|Matthew Henry's Concise Commentary|
9:13-31 The imports here mentioned, would show that prosperity drew the minds of Solomon and his subjects to the love of things curious and uncommon, though useless in themselves. True wisdom and happiness are always united together; but no such alliance exists between wealth and the enjoyment of the things of this life. Let us then acquaint ourselves with the Saviour, that we may find rest for our souls. Here is Solomon reigning in wealth and power, in ease and fulness, the like of which could never since be found; for the most known of the great princes of the earth were famed for their wars; whereas Solomon reigned forty years in profound peace. The promise was fulfilled, that God would give him riches and honour, such as no kings have had or shall have. The lustre wherein he appeared, was typical of the spiritual glory of the kingdom of the Messiah, and but a faint representation of His throne, which is above every throne. Here is Solomon dying, and leaving all his wealth and power to one who he knew would be a fool! Ec 2:18,19. This was not only vanity, but vexation of spirit. Neither power, wealth, nor wisdom, can ward off or prepare for the stroke of death. But thanks be to God who giveth the victory to the true believer, even over this dreaded enemy, through Jesus Christ our Lord.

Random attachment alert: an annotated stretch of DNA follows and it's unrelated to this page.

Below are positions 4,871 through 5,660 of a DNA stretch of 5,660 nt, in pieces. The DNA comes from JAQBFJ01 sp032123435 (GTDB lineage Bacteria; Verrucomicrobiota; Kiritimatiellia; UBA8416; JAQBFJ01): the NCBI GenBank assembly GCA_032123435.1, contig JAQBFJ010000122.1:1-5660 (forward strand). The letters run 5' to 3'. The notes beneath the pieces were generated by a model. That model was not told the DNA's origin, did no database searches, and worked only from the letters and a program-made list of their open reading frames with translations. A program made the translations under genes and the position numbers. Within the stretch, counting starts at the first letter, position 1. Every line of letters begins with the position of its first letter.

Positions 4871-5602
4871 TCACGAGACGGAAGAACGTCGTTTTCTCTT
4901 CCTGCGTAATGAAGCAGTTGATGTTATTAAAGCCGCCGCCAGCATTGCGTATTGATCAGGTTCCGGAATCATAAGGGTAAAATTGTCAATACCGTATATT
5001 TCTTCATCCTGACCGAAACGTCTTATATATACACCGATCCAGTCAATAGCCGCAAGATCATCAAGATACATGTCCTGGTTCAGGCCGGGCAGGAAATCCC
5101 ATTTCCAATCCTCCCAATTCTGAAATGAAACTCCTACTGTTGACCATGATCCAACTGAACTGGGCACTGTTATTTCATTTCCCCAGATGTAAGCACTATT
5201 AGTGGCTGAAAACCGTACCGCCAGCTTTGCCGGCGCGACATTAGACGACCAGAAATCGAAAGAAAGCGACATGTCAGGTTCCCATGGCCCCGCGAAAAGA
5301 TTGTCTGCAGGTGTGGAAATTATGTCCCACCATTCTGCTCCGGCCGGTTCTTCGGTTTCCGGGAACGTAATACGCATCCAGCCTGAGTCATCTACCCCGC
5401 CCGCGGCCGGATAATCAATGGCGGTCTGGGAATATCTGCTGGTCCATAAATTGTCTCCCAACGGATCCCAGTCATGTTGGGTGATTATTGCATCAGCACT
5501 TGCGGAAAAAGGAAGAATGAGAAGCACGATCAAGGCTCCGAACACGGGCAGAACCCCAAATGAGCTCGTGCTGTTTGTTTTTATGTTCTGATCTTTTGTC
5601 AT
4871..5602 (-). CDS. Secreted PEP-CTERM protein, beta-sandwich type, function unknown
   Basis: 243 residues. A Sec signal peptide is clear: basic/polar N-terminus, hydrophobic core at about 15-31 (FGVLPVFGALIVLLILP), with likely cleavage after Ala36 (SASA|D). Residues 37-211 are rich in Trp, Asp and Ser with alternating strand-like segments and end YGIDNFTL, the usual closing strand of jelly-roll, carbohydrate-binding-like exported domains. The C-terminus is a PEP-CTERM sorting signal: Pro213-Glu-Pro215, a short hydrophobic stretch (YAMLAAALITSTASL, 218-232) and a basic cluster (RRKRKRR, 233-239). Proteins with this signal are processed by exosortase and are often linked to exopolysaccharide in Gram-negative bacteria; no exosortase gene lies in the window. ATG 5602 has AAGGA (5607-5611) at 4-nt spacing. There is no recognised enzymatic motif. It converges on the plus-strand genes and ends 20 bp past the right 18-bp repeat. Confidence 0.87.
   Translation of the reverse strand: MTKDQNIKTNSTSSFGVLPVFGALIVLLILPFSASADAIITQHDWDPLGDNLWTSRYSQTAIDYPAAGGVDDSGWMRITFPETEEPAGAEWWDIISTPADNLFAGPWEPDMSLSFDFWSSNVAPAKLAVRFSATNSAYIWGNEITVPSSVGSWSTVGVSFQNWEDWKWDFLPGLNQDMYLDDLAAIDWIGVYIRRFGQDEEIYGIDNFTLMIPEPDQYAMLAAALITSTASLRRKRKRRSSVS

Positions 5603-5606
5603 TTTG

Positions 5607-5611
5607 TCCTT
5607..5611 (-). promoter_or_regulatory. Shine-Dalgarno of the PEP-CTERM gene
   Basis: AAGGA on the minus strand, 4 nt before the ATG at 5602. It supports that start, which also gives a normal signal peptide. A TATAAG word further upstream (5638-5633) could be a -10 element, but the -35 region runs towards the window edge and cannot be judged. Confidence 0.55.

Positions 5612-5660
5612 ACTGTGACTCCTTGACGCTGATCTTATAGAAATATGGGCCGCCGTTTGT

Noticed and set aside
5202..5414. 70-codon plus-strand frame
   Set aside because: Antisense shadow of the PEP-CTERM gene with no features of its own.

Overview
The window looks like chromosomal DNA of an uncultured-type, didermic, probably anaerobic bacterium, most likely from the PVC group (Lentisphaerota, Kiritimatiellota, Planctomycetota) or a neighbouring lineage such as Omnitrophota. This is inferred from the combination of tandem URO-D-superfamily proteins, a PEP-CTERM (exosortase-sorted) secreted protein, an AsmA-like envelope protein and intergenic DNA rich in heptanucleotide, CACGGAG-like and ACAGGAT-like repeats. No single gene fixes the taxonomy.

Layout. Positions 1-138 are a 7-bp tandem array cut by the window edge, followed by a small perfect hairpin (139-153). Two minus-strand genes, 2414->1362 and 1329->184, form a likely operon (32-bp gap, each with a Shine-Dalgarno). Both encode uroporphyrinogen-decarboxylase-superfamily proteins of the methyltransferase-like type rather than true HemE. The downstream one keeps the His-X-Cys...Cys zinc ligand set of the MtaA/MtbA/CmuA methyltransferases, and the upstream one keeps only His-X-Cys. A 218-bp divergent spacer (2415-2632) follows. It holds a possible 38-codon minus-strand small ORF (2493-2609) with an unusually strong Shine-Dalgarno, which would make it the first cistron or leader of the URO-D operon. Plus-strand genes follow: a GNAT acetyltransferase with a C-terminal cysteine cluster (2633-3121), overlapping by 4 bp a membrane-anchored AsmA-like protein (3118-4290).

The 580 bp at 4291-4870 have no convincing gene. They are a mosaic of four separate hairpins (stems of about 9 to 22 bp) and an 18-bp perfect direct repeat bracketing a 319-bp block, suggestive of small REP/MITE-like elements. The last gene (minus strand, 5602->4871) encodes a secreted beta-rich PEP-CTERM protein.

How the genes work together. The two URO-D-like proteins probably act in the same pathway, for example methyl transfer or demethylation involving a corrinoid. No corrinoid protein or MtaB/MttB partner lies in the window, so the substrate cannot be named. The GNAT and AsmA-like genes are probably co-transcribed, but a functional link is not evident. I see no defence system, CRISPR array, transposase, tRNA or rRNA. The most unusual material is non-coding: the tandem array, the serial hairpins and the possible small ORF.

Verse 14. - Beside, etc. The preposition (In.) left both here and in the parallel, before the words "men of," etc., in the compound English word chapmen (Authorized Version), shows clearly the construction of this and the following sentence; from the previous verse needs to come the words, after our "beside," "the weight of gold which came," etc. This gold probably came by way of tax payments from the merchant travellers, and as tribute money from the kings of the part of Arabia where the blood was mingled, Jewish and Arabian, and not exclusively and independently Arabian (see the word used in place of our Arabian in the parallel, and Jeremiah 25:24), and from those governors (perhaps in some cases superseding older kings) of adjacent countries, that had become in some part tributary to Solomon. Governors. For this unusual and un-Hebrew word (פַחות) see Ezra 5:6; Haggai 1:1; Nehemiah 5:14. Gesenius mentions Turkish, Persian, and Sanscrit derivations that would well suit it. It is very noticeable that it is employed also by the writer of Kings. It is used of a ruler in the Assyrian empire (2 Kings 18:24; Isaiah 36:9), in the Chaldean (Ezekiel 23:6, 23; Jeremiah 51:23), in the Persian (Esther 8:9; Esther 9:3), specially of the Persian governor of Judaea (Haggai 1:1, 14; Haggai 2:2, 21; Nehemiah 5:14, 18; Nehemiah 12:26; Malachi 1:8); while Gesenius reads this passage in our present text and its parallel, to speak of governors of Judaea (the country). See also 1 Kings 20:24, where the word is translated (Authorized Version) "captains," and is in the Syrian king's mouth. The word is not used before Kings. It is used by the writer of Kings three times; of Chronicles, once; by Ezra, six times; in Nehemiah, eight times; in Esther, three times; in Daniel, four times; and in the remaining prophets, Isaiah, Jeremiah, Ezekiel, Haggai, Malachi, ten times in all. The Authorized Version, out of the whole number of these occurrences of the word, has rendered it "captains" thirteen times; "deputies," twice; and "governors," twenty times.
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